The scene is the same in New York, LA & on the San Francisco Peninsula: Russian buyers are gobbling up the cream of the cream when it comes to US real estate. You put a residential property on the market with a price tag of $10M, or $50M, or $100M…. And you kind of know (and hope) that a Russian buyer is at the corner, ready and able to make a cash offer.
No complaints here. It is comforting to know that someone appreciates the beauty & value of our priciest homes and… can afford them. If it were not the case, the high end could not sustain today’s price levels. Besides, I might be out of work, along with thousands of hard working people whose livelihood is dependent upon the free flow of our trickle down system.
Understand that our trophy homes are not the only ones being coveted by the Russians. The picture is a duplicate copy of what’s happening in Paris, or London, or whatever big international metropolis where big money wants to sleep and wake up bigger. Of course this frenzy is not exclusive to any one group of foreign buyers. In recent years, we have seen a lot of Chinese and Indian buyers investing colossal amounts of cash in US real estate, but the seemingly insatiable appetite that Russian buyers have for the best real estate anywhere is unique in the sense that top prices don’t scare them a bit. They don’t want to over negotiate and risk losing the deal.
Curious by nature, I wanted to try to know more about the Russian phenomenon. I thought I knew quite a bit about Russia for having covered, in a previous life, Eastern Europe questions for magazines. Well, the Russia I knew is no more. The Russia I knew was John Le Carre’s cold war version. Today, we are talking about a much different country, a country where the power is in the money. I had to plunge into docs from the Rossiyskaya Gazeta (the official government daily) and an excellent article from Alison Gregor for the NY Times to better understand what’s going on.
The Russians believe in real estate. Just like in the US, real estate represents the lion’s share of everyone’s worth. It may be interesting for many to learn that Russia has a level of home ownership (about 77%) exceeding ours (67%), and contrary to the norm in the US, almost no one over there has a mortgage! No, it does not mean that all buyers are loaded, far from it; the simple reason is that the State gave people the homes they occupied after the collapse of the Soviet Union in 1991. Nice. That sure did not happen in my neighborhood!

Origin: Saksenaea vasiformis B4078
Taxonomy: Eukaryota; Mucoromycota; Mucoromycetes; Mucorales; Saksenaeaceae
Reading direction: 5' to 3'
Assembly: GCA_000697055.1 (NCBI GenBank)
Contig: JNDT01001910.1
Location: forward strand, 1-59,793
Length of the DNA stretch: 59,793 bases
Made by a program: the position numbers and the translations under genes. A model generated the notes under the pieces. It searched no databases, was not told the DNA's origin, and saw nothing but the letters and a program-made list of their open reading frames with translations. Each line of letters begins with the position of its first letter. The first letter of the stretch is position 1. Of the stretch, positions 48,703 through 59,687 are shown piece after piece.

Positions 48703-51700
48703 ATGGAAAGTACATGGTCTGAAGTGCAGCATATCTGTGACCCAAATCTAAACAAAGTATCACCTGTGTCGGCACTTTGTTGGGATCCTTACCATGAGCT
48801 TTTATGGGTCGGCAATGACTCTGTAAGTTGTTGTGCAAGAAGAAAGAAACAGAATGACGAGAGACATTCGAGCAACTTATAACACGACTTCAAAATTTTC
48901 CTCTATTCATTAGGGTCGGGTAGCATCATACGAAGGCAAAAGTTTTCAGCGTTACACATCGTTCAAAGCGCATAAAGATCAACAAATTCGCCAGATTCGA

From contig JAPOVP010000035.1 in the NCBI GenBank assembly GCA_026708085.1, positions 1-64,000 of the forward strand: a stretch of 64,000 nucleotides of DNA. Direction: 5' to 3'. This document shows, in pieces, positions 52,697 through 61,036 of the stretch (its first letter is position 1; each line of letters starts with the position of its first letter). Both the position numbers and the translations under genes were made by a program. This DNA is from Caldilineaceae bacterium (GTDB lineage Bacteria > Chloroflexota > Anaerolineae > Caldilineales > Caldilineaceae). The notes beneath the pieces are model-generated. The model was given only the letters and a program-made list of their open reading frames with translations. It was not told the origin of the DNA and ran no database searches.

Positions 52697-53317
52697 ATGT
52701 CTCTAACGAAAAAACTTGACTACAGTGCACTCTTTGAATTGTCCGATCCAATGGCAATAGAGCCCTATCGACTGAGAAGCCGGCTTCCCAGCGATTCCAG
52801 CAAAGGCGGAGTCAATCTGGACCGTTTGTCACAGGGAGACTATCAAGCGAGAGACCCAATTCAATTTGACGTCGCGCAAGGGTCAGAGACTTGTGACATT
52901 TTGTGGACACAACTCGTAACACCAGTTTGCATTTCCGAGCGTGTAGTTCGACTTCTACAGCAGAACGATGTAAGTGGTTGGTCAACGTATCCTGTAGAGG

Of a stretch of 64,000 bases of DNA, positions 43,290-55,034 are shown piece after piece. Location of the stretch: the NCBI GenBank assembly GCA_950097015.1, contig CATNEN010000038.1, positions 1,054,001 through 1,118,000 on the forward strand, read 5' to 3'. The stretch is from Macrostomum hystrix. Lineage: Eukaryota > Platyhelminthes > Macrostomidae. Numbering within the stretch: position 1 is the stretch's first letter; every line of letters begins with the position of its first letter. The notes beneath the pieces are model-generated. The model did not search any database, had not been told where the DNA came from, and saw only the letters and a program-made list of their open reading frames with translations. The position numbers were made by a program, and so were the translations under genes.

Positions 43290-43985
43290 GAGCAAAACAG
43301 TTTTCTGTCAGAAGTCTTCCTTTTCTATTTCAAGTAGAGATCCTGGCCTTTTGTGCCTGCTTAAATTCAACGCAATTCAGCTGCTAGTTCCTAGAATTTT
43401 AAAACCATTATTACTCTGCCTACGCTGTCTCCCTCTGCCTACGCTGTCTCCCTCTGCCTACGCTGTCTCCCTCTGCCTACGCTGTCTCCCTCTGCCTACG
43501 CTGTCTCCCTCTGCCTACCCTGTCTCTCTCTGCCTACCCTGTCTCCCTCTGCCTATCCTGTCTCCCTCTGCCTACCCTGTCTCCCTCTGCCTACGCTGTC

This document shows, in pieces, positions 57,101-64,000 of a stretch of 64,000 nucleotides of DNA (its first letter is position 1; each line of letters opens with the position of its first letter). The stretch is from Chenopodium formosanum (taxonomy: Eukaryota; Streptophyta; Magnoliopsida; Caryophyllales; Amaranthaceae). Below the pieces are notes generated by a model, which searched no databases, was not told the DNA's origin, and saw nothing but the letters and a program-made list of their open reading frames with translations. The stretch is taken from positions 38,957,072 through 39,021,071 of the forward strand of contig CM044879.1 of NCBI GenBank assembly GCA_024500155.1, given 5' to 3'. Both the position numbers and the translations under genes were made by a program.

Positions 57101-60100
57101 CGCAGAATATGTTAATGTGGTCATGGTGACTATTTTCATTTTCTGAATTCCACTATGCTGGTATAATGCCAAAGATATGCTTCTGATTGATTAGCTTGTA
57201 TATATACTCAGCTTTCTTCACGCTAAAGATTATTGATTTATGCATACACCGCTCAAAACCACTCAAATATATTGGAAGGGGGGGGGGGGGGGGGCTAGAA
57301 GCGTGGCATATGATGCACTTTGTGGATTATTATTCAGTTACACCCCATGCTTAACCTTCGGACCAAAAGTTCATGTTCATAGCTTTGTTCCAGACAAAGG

The Russian real estate market, not unlike ours, has peaked and crashed many times since its privatization. 2000 to 2007 was boom time, as prices multiplied 6 times. The following year and in 09, due in part to the global economic crisis, prices went the other way, down as much as 50%. Of course the weakness of the currency had something to do with this, as real estate transactions in Russia are quoted and paid in US dollars. Even though the dollar was hardly strong in those days, the ruble depreciated deeply against the dollar, causing purchasing costs to skyrocket out of reach.
The crisis hit mostly the low end, constituted mainly of aging Soviet era housing stock. Nearly 80% of the country’s population lives in apartments. Interestingly enough, the high-end came out of the crisis looking good, propelled by the huge bonanza that benefited the wealthy elite: those new business tycoons closely associated with natural gas (Russia is the leading exporter), oil (Russia is the 2d largest exporter), and precious mineral reserves like platinum, gold & diamond.
As we Americans know well, when money flows, real estate thrives. Prices in Moscow and, to a lesser degree, in St. Petersburg (the two cities hosting the quasi totality of government, financial sector & large private businesses), have nothing to envy to other world capitals.
In Moscow, you pay about $850 per square foot for housing these days, but the bill can easily quadruple to $3500 (or more) if you do your home shopping in the “Golden Mile”, the high-end district flanked by the Moscow River. At that rate, a 6,000 square foot mansion will fetch over $20M. We are not far from Manhattan prices.
By the way, even though Moscow is not exactly (yet) an international hub for tourism or business, Americans and Europeans buy real estate there. They usually are looking for postcards locations near the Kremlin, up to a couple of millions. The buying process is very similar to ours and the ownership rights are similar as well. Want to buy a flat in Moscow?